The chart shows how the rand broke through the weakening trend line which has been in place since the civil unrest last year – then resistance became support when it weakened in response to the Ukraine crisis. We believe that the rand will continue to strengthen unless there is some major new escalation of the situation in central Europe.



Tharisa has become the latest company to take advantage of the President’s relaxation of the licensing requirements for the distributed generation of electricity. The company has signed an agreement to implement a 40-megawatt solar farm. Members of the Minerals Council of SA have plans to build about 3,9 gigawatts of renewable energy and have so far increased the production of renewable energy by 146% since the relaxation of the licensing requirements. This relaxation is, in our view, the most effective implemented reform in the economy since the ANC took over in 1994.

The splitting of Eskom into three operating companies – transmission, generation and distribution will take a major step forward with the proposed new Electricity Regulation Act. This Act calls for the transmission company to create an open platform which will enable private electricity providers to compete directly with Eskom. Obviously, this is a major change for Eskom and will ultimately force that company to become more competitive or cease to exist. It is estimated that an unregulated private sector could add between 4 gigawatts and 6 gigawatts to the grid. This would clearly mean an end to the loadshedding which has been a significant drag on the economy.

The decision of the National Energy Regulator of South Africa (NERSA) to allow Eskom a price increase of 9,61% from 1st April 2022 is half of what the utility asked for, which will come as a relief to both consumers and businesses. However, the increase is almost double the current inflation rate and will have knock-on effects throughout the economy. It will push up inflationary expectations and cause interest rates to rise more quickly than they would otherwise. It also continues the general trend of Eskom pricing itself out of the energy market. This price increase comes on top of Eskom’s 15% price increase in 2021. As renewables become cheaper and with the relaxation of distributed generation laws, more and more companies are installing their own photo-voltaic or wind power. Consumers are also moving away from Eskom wherever they can afford to. Eskom’s market is shrinking rapidly – and that, in turn, is forcing them to charge more for their electricity.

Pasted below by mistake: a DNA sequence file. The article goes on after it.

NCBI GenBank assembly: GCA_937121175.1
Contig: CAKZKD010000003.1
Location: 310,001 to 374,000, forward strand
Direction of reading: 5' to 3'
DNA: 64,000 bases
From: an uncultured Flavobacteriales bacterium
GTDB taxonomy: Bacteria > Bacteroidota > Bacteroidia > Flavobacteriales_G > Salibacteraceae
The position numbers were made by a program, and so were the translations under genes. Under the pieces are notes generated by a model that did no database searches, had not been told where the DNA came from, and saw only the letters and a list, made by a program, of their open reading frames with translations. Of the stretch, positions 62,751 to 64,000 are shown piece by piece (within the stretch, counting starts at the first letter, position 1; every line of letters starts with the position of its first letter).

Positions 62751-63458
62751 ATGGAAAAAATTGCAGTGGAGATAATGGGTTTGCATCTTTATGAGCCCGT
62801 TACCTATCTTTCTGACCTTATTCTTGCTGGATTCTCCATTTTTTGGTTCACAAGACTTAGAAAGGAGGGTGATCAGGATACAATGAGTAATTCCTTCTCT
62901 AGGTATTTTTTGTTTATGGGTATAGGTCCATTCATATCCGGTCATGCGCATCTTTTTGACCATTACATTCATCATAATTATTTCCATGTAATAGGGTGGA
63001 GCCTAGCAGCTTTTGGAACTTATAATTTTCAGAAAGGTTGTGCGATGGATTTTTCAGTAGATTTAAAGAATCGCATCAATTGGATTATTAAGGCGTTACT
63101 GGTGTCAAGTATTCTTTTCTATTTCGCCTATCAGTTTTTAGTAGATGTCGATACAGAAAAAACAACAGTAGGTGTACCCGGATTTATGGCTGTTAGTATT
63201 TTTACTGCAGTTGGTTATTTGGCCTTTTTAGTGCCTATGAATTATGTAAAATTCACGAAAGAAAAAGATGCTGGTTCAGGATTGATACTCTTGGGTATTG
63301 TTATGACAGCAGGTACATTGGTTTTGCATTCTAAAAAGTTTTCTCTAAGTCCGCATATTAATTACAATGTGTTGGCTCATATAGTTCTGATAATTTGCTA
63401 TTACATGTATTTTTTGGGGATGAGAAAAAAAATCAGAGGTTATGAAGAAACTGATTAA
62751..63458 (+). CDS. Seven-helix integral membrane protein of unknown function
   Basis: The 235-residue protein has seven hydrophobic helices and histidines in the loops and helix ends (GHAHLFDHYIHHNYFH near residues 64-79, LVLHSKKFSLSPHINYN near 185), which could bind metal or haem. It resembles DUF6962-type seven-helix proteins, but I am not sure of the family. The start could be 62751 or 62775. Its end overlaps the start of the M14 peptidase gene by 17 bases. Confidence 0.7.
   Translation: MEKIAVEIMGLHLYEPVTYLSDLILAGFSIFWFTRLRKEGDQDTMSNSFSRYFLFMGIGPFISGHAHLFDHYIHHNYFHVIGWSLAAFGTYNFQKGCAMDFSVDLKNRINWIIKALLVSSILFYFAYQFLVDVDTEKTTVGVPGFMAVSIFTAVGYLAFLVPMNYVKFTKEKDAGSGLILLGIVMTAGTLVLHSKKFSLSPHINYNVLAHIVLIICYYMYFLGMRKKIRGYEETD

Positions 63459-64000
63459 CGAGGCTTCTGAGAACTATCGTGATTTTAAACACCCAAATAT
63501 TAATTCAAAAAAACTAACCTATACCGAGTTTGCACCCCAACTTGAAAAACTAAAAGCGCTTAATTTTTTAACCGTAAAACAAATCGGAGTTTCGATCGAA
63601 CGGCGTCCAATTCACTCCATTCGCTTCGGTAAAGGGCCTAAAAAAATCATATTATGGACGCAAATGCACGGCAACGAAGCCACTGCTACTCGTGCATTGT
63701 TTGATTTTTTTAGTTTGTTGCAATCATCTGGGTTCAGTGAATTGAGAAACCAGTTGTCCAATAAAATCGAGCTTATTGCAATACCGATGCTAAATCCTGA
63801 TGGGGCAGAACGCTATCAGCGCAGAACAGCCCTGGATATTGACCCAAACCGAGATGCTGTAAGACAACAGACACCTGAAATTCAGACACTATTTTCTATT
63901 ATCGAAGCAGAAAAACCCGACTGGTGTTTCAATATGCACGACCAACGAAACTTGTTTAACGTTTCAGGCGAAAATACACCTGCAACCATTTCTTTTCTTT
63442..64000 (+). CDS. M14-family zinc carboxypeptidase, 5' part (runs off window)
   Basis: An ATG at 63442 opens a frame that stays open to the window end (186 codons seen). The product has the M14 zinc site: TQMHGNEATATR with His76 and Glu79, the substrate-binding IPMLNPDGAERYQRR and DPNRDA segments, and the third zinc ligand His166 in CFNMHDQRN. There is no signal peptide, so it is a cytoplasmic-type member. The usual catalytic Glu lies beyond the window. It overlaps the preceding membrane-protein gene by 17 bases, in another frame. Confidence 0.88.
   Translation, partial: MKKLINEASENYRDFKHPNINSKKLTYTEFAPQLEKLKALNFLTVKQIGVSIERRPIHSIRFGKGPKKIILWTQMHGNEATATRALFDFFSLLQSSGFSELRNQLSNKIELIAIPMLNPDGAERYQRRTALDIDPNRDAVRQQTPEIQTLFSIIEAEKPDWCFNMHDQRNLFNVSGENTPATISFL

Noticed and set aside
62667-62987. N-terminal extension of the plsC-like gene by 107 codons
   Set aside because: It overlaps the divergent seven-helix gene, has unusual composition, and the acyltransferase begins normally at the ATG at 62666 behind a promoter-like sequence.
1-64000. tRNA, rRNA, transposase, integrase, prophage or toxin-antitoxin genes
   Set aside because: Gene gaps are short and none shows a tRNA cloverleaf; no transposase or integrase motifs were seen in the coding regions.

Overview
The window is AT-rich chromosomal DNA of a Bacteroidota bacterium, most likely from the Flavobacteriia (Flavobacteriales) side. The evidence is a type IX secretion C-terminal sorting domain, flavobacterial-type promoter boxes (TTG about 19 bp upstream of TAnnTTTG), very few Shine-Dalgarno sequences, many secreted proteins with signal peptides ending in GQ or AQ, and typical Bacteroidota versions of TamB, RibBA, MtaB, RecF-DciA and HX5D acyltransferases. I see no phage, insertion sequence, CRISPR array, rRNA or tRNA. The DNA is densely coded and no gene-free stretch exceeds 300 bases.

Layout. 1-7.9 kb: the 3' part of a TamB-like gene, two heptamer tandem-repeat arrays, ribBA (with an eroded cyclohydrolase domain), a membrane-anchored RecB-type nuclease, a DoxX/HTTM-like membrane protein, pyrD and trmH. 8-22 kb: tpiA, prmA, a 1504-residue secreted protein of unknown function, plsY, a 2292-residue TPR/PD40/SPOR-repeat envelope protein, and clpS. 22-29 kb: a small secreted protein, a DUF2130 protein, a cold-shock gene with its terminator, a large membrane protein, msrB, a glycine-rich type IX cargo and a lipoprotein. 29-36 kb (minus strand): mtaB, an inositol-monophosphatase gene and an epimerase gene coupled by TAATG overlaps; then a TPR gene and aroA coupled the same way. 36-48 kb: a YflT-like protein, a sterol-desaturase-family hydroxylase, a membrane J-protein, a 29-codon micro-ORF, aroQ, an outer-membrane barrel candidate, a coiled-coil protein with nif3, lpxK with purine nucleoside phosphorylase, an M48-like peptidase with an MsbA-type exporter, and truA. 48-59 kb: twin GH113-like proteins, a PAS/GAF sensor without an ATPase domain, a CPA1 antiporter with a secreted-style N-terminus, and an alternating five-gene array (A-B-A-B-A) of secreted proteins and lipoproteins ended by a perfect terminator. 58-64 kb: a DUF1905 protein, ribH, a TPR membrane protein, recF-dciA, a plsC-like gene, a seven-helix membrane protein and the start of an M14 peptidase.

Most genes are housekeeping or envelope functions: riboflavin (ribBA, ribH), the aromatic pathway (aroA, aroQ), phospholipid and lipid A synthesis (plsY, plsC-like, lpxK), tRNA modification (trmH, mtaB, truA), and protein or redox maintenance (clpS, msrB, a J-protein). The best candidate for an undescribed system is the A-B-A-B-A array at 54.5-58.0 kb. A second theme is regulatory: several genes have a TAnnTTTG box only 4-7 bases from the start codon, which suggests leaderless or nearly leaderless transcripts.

Because Russia is a major producer of commodities, the war in Ukraine has caused a variety of commodity prices to rise on world markets. Probably, the most significant of these is the oil price. North Sea Brent oil briefly spiked up above $100 a barrel when Russia invaded Ukraine, but has fallen back since then. Nonetheless, oil has been in a strong upward trend for almost two years. Consider the chart:

North Sea Brent Oil: May 2020 - 1 March 2022. Chart by ShareFriend Pro.

You can see here that the channel in which Brent is trading has continued with the price spiking up towards the upper channel line. Obviously, Russia is a major exporter of oil and the harsh sanctions approved by most first world countries can be expected to reduce world supply.

The gold price has also ticked up but rose less than 5% before falling back. The failure of the gold price to respond significantly to the war in Ukraine means that international investors do not see it as the start of World War III – but rather as a local skirmish, perhaps made a little more dangerous because it is taking place in central Europe and NATO could possibly become involved.





Two companies which we have previously recommended have fallen. They are Aveng and Prosus. They have fallen for different reasons, but in both cases, we believe that they both remain excellent investments – now made far cheaper by the drop in their prices.